Newman Society: Teachers – and theology teachers, especially – play an important role in the evangelization of young people. How do you evangelize to the students in your classroom?

Scheiber: By providing internal and external answers.

One way is by our example, by how much the students think that we ourselves are living a Christian life and how similar and different that is from their own experience.

I could be teaching all the right information and providing all the best possible arguments, but if the students don’t think my heart is in the right place, they won’t internalize it.

That aspect is irrelevant if you’re not finding a way to teach the thought process and logical method of understanding the truth around us. Having the students analyze human experience and learn different logical arguments for God’s existence or believing in Christianity, those things have to be front and center in education.

There’s also elements of overt evangelization. If the Catholic Church has properly preserved Christianity, I shouldn’t have any difficulty in providing an argument to my students.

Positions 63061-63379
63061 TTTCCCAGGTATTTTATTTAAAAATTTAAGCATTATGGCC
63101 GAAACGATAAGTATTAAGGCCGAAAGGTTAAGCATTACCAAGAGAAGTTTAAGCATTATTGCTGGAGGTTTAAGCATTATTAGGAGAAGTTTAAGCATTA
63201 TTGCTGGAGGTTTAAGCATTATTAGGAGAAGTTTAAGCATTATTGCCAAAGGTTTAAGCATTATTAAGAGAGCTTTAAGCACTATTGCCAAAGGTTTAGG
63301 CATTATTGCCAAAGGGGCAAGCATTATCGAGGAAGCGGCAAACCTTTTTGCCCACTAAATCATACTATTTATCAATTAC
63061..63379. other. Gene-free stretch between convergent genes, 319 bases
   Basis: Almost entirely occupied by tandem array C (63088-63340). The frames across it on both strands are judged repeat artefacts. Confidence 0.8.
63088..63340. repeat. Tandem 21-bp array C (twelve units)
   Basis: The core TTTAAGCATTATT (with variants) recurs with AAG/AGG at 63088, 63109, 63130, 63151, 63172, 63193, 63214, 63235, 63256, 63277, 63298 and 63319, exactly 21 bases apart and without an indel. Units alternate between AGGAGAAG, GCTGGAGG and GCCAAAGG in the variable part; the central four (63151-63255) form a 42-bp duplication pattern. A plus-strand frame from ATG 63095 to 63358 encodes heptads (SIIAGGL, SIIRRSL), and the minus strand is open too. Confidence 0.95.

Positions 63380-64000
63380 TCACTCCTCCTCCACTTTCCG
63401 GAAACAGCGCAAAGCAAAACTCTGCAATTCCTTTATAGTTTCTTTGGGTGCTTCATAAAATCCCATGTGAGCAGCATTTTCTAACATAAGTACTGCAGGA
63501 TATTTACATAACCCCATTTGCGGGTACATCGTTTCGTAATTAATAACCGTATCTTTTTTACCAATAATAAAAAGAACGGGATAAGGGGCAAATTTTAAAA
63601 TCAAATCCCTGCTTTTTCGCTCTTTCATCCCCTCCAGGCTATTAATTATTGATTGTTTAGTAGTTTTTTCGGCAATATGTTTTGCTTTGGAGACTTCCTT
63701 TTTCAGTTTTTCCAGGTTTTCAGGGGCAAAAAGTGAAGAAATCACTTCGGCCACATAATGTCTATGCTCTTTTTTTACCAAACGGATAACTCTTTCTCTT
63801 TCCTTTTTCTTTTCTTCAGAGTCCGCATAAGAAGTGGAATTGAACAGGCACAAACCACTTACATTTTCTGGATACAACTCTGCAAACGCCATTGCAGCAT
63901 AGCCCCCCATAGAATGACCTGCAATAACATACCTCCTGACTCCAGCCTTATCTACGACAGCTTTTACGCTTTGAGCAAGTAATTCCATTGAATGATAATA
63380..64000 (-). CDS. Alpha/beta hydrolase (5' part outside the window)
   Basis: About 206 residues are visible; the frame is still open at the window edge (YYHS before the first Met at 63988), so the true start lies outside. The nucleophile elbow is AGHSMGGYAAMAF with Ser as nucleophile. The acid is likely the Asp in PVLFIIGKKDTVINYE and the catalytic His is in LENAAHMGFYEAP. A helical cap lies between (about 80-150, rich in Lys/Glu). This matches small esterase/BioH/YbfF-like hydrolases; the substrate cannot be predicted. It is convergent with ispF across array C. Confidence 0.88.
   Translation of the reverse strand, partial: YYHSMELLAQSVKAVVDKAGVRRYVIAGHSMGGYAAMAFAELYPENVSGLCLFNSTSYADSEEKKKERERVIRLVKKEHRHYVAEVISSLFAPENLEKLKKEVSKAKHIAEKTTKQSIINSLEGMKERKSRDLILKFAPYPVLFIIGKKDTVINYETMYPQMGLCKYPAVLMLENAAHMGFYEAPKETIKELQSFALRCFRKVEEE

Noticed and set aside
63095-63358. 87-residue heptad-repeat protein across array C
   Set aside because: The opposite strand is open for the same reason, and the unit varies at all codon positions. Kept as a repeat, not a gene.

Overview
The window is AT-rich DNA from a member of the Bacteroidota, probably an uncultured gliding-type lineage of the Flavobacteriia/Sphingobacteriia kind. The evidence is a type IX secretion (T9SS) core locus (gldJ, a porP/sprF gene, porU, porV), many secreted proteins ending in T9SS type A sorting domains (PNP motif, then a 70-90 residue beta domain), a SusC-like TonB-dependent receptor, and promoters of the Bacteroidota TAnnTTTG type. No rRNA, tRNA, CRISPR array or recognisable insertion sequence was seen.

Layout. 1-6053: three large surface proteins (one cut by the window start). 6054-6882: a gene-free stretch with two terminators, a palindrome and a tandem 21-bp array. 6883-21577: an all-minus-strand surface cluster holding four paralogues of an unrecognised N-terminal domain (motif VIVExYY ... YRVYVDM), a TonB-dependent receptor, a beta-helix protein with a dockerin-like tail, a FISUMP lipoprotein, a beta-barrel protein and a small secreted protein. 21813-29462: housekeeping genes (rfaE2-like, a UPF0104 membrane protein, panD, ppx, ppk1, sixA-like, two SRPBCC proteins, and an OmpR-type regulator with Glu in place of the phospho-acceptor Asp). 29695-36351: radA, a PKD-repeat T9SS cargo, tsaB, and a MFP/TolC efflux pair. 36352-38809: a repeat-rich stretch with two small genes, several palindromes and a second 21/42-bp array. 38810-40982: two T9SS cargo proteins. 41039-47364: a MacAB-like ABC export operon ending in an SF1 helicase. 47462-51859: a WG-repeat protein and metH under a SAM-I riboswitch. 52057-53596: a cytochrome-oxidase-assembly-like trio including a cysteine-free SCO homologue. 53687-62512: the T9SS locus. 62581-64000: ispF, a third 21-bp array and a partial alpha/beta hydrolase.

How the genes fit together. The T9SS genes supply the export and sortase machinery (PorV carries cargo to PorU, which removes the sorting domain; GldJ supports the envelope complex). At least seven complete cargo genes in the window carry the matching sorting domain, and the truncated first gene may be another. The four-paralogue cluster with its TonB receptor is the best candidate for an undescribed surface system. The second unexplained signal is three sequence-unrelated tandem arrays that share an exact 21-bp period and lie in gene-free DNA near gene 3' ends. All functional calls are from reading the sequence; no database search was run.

It’s more about saying, “Let’s approach this in an open-minded way: what is the most reasonable?” Jesus is always going to be the answer.

Newman Society: How to can teachers apply this inclusion of both faith and reason to elementary school classrooms?

Scheiber: It’s not so much about teaching arguments and content in elementary schools. It’s more about giving people good examples to follow. Show students examples that are age-appropriate about the natural law at work. For example, showing what a good Christian marriage looks like, what forgiveness means, what devotion is, what prudent behavior is.

So often in elementary schools we say students are too young to teach real content, and I think that attitude could very easily result in our high school students coming in without the best formation.

Ideally what you want is a Catholic school that is more vertically integrated, from the elementary through the middle school to the high school. There generally isn’t a system of Catholic education like there is in the public school system. The more things we can do to make the parents’ and students’ lives at home interact well with previous Catholic school experience, there will be a greater impact on the culture as a whole.